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"The Sneaker" by John McCally



“You’ve got to be fucking kidding me!”

My daughter Rogan was standing in our kitchen carrying a Size 8 sneaker full of Rachael Ray Chicken and Veggie kibble for small dogs. She’d found it in her bedroom closet. Her understandable reaction was provoked by my bombshell revelation: “Sorry to break it to you, but this was the work of a rodent. A mouse probably stole the kibble piece by piece from Winnie's bowl in the middle of the night, and stashed it in your sneaker.”

“While I was sleeping in my bed four feet away,” she demanded.?

“I’m afraid so, kiddo.”

 Our home is a suburban architectural mutt on a few acres of rocky, treed property. It was built in 1927 on a long-gone dairy farm, and has been added onto in every possible direction by weekend carpenters ever since. I figure that 4 generations of people and 600 generations of mice have called it home. 

“Well, it’s gross!” said Rogan.

“It’s nowhere near the grossest mouse offense that’s happened in this place,” I point out. “Did I ever tell you about the time I discovered poop pellets and a shredded oven mitt in that drawer beside the stove?” 

Rogan glanced suspiciously at the drawer. 

I continued: “Another time, I put my hand into a humongous box of Costco microwave popcorn in the basement and pulled out a nasty clump of shredded foil, pulverized kernels, and more poop.”

“Stop!” begged Rogan. 

My position on mice has always been PCWR (Peaceful Coexistence Within Reason).  I believe that complete control is unattainable.  But when the mouse community crosses the threshold and becomes complete assholes, action is justified and necessary, and the sneaker/kibble incident fits squarely into that category. 

During the kitchen drawer and popcorn episodes, I was commuting by car to work, so I used enlightened, hippy dippy, “humane” traps - the ones that catch the mice unharmed. Then I’d drive the captives a few miles away and release them in a wooded park. 

But these days I’m working from home, and daily trips to the rodent penal colony in the woods are unrealistic. So I opted for some old-fashioned snap traps - the kind that break their necks with one merciful thwack. This decision marked the beginning of a week-long journey through a tangled web of decency, civility, and the moral gray area that is modern pest control.


A journal of the highlights:

Sunday. I set eight traps using peanut butter as bait. Two are near the scene of the incident (Rogan’s closet), two are in the kitchen, two in the hall bathroom, and two in the basement.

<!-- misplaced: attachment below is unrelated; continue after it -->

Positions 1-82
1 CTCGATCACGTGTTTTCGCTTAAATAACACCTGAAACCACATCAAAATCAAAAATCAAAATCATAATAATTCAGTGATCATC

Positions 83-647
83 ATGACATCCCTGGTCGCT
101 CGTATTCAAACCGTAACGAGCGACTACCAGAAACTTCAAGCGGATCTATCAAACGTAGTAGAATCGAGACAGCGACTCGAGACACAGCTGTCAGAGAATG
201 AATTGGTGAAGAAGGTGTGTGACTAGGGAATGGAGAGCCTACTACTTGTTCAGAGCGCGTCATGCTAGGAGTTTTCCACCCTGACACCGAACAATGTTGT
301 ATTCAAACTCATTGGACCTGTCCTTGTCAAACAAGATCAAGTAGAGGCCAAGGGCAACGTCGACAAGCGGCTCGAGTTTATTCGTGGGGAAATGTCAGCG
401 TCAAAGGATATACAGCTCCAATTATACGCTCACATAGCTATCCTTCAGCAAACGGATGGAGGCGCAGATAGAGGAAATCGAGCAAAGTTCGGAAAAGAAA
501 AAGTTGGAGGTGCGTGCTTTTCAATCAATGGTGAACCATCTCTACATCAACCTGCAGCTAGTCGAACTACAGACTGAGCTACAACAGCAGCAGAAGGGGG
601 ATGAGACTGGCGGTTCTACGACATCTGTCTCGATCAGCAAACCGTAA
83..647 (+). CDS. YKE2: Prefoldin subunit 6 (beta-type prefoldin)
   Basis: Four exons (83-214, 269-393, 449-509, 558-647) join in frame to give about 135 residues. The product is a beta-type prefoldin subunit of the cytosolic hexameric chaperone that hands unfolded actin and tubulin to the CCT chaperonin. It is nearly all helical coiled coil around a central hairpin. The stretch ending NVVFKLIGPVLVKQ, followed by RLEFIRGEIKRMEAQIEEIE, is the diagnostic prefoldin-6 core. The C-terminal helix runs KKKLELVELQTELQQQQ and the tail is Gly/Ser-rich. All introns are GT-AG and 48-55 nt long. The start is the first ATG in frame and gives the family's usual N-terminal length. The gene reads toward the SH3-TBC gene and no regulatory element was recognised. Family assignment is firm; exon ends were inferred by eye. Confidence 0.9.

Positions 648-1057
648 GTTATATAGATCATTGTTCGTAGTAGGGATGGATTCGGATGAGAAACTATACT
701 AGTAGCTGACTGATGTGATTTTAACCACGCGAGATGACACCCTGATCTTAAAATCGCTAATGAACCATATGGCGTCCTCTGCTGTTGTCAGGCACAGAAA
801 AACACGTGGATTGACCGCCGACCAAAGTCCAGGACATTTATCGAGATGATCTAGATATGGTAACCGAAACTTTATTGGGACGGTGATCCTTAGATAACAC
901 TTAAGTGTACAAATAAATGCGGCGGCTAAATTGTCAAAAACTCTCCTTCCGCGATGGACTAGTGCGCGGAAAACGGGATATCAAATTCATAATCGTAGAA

Monday. No action.

Tuesday. One trap in the kitchen has snapped. No mouse. 

Wednesday. No action.

Thursday. No action. 

Friday. Significant action! One basement trap has snapped. It’s empty, but a mouse is lying about six inches from the trap in the shadows next to the water tank. Grabbing a flashlight, I study the mouse from above. There are no noticeable signs of life. Then comes the shocker. The tiny critter erupts in a single shuddering spasm. He/she is alive. I sprint upstairs and turn out the basement lights. I consider the options. I could kill the mouse. A fast boot-stomp would be fast and painless, but I’m emotionally incapable of administering that kind of justice. Plus, what if he/she is just in shock or a mouse coma? I decide to let nature take its course. Besides, I don’t even know if the mouse downstairs is the actual kibble culprit.

Friday Night. At first, I sense closure. The mouse is gone.  A moment later, I’m back to square one. He/she is lying motionless about a foot from where it was this morning, but further behind the water tank. It’s covered in little dust bunnies from its arduous crawl. I tiptoe back upstairs, telling nobody. I’m starting to feel like Hannibal Lechter, with a potentially dying creature in the basement of my family's home. 

Saturday Morning.  Before the coffee’s even done dripping, I’m down in the basement hovering over the mouse. It’s in the exact same spot. At least twenty seconds go by. Just as I’m about to declare him/her dead, it takes a single breath. I retreat.

Saturday Afternoon. I slowly descend the stairs and gaze at the tiny and motionless being on the floor. I take a small stick and give him/her a little poke. No response. I turn the little body over. No visible injuries from head to toe. (And for the life of me, I still can’t settle the he/she question.) Confident that the end has come, I transfer the corpse to a piece of cardboard with the stick. Outside, I dig a little grave one shovel deep, and bury the mouse. I pause. I ask forgiveness. I hope you were unaware of what was happening and not in pain. I hope you weren’t pregnant or nursing babies. I stop myself, go inside, and wash my hands


I’m not a religious guy, but I do know that in the Book of Genesis, God grants humanity dominion over every living thing that moveth upon the earth.” And so started the hunting, killing, cooking, eating, and enslaving of every animal within our sacred grasp. I don’t even want that kind of power, and if the Almighty is out there listening, I hope You consider rescinding it.  At best, we’re poor stewards. At worst, we’re perpetual and hypocritical fuckups. I’m not at peace with what happened in my basement, but in the end, I was just trying to keep my family safe and healthy. On the other hand, that’s all the little gray kibble thief was trying to do that fateful night in Rogan’s closet. 




John McCally is an Emmy and Grammy nominated TV Producer and Director living in Connecticut.  He’s always wanted to explore writing in more depth, and this is one of his first accepted submissions. He really hopes you enjoy it!

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